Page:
Eric Gordon didn’t make a lot of friends in the New Orleans fan base last summer when he begged the organization not to match the max-contract offer from the Phoenix Suns. Then Gordon was back in Los Angeles dealing with knee pain for the first half of the season. Now since his return he’s had some good nights, he’s had others where it looks like he’d rather be anywhere else.
With all that history, are the Hornets willing to trade Eric Gordon?
Probably not, reports Chris Broussard at ESPN in a trade rumor post (behind their pay wall). But probably not is different than “no way,” which was the response initially. After some teams called the Hornets the Hornets made some calls to judge market value.
I’m told a Gordon trade this season is highly unlikely, with one source with knowledge of the situation telling ESPN.com this week that, as things stand, there’s “less than a 10 percent chance” New Orleans would move Gordon before the deadline. Still, the fact that the Hornets made calls around the league implies that they are at least warming up to the idea of moving him at some point.
There would be interested parties, but the Hornets are going to want a lot of value back. Dell Demps pictured Gordon and Anthony Davis growing up together and learning to win together as young players in an Oklahoma City sort of way. They have a potential franchise anchor in Davis, they will want young studs to go with him. Not your bad contracts.
But it’s something to watch.
Kobe Bryant reflected, told stories and showed his emotions.
For nearly 25 minutes, the Lakers star talked about his pending retirement. It was pretty cool.
DeAndre Jordan‘s free-throw problems – 38.7% this season, 41.5% for his career – are mental.
You can’t watch this trip to the line and convince me otherwise.
Nene hurt his calf. Drew Gooden is banged up. Martell Webster is out for the season.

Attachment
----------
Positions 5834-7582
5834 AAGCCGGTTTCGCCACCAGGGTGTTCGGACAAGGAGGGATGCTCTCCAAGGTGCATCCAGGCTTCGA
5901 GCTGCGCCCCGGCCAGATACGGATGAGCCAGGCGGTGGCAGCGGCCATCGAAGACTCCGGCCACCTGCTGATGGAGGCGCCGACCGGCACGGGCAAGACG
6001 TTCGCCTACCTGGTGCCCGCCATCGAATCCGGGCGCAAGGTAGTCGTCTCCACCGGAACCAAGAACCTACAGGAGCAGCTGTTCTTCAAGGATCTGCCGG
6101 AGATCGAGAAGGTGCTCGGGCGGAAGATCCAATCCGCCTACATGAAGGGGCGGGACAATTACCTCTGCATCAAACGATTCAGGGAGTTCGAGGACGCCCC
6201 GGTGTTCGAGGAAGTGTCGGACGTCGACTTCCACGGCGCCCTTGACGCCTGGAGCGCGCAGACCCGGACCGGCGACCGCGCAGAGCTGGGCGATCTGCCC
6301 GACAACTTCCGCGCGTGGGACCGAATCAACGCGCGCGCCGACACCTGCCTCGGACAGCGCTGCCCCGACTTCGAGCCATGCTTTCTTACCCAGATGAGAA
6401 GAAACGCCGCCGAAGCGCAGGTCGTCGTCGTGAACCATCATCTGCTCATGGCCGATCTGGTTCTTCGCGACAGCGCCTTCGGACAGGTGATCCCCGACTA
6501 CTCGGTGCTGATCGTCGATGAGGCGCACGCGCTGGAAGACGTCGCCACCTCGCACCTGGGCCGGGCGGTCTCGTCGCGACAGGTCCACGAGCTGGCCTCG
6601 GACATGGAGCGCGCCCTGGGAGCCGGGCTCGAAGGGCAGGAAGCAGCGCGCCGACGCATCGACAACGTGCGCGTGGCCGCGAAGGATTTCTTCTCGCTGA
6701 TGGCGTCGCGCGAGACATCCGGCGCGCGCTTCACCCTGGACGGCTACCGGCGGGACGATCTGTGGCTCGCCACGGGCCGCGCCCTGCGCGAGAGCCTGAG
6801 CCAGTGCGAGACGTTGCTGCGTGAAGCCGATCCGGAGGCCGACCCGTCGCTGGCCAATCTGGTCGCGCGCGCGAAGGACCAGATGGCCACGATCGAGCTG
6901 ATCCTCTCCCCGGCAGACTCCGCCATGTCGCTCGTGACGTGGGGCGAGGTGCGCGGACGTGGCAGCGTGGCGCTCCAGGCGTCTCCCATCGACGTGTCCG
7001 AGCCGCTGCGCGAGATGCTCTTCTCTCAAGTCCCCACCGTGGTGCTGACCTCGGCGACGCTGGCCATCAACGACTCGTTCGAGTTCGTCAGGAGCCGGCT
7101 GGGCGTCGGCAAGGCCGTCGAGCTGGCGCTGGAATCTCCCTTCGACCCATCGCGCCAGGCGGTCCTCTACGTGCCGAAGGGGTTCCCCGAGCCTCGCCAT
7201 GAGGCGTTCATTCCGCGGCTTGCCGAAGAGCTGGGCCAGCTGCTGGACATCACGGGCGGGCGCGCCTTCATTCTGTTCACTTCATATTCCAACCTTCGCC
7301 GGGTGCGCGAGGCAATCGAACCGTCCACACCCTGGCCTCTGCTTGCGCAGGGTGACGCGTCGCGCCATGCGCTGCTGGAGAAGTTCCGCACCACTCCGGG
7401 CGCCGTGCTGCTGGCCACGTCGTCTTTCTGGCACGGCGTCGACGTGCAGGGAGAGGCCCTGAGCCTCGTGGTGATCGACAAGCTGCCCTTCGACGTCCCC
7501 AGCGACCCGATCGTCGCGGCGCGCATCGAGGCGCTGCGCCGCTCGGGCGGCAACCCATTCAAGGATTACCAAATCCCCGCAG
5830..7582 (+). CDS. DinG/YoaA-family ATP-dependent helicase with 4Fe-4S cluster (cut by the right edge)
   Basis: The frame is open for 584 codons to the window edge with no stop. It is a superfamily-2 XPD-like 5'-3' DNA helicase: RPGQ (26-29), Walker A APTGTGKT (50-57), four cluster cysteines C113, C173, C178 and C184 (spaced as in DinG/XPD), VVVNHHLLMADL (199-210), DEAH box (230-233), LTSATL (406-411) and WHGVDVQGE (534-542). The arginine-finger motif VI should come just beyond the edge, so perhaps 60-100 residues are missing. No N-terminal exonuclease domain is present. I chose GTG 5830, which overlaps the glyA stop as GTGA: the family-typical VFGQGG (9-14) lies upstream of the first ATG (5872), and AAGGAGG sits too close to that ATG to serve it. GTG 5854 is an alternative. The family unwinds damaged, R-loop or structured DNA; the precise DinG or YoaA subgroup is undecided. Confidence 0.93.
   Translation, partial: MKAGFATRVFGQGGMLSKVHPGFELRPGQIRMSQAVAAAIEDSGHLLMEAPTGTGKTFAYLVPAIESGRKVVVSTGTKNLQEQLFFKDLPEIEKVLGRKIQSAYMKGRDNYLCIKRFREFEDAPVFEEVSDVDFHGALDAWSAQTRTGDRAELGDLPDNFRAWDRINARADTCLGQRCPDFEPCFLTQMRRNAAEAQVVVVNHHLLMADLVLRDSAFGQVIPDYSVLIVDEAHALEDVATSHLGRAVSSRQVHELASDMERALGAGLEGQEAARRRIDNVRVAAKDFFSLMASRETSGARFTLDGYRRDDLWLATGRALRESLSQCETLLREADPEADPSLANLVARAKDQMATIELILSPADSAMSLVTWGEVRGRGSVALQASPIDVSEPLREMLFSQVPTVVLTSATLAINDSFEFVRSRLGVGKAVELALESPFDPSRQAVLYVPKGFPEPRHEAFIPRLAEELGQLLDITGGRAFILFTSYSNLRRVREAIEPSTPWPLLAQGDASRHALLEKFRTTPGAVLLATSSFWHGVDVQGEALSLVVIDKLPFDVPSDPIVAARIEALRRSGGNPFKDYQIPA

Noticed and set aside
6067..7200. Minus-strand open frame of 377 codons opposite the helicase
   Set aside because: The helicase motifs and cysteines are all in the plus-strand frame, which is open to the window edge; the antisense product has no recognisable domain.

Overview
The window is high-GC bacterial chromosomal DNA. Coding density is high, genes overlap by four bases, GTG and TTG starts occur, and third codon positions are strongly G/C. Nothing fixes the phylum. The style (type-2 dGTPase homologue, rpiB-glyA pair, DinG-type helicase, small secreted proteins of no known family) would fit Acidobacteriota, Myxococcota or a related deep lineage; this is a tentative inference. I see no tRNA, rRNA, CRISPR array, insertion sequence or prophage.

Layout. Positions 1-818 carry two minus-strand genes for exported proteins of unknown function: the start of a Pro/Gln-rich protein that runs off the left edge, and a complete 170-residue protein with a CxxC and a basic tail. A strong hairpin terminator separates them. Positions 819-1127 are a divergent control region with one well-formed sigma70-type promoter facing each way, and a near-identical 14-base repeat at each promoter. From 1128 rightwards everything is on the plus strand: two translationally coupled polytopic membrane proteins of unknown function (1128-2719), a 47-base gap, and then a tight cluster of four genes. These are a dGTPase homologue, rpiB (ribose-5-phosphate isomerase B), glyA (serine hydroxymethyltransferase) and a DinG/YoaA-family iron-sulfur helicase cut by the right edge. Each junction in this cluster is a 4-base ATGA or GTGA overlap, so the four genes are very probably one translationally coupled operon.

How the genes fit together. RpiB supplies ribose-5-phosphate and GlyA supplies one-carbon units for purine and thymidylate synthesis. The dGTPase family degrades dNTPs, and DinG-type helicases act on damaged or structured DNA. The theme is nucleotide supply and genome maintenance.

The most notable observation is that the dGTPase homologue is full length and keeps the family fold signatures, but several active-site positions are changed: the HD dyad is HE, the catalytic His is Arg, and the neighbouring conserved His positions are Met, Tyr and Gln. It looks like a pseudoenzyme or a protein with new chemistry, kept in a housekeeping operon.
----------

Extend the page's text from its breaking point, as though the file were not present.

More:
Those are three players the Wizards expected to play power forward this season.
So, Washington – which has lost four straight – will bring in another big man: Ryan Hollins.
Shams Charania of Yahoo Sports:
The Wizards have a full roster of 15 players. They don’t qualify for a hardship exemption, which a team gets if four players have missed three straight games and will continue to be out. Only Webster and Alan Anderson definitely fit that bill. Gooden, who has missed five straight, might. But it’s unclear both how many of those absences were due to injury and when he’ll return.
So, Washington will have to waive someone to sign Hollins now. It’ll probably be Webster, whose $5,845,250 2016-17 salary is just $2.5 million guaranteed. If he’s out for the year and the Wizards plan to drop him by the summer to clear cap space, why not just do it now?
Hollins is more center than power forward and doesn’t appear to fit well with Marcin Gortat. But at this point, Washington just needs big bodies. Hollins – a nine-year veteran who plays decent interior defense, lacks offensive skill and rebounds poorly for his 7-foot frame – is at least that.
Sometimes – as Kristaps Porzingis sees against Dwight Howard – it’s more flattering just to play James Harden-level defense.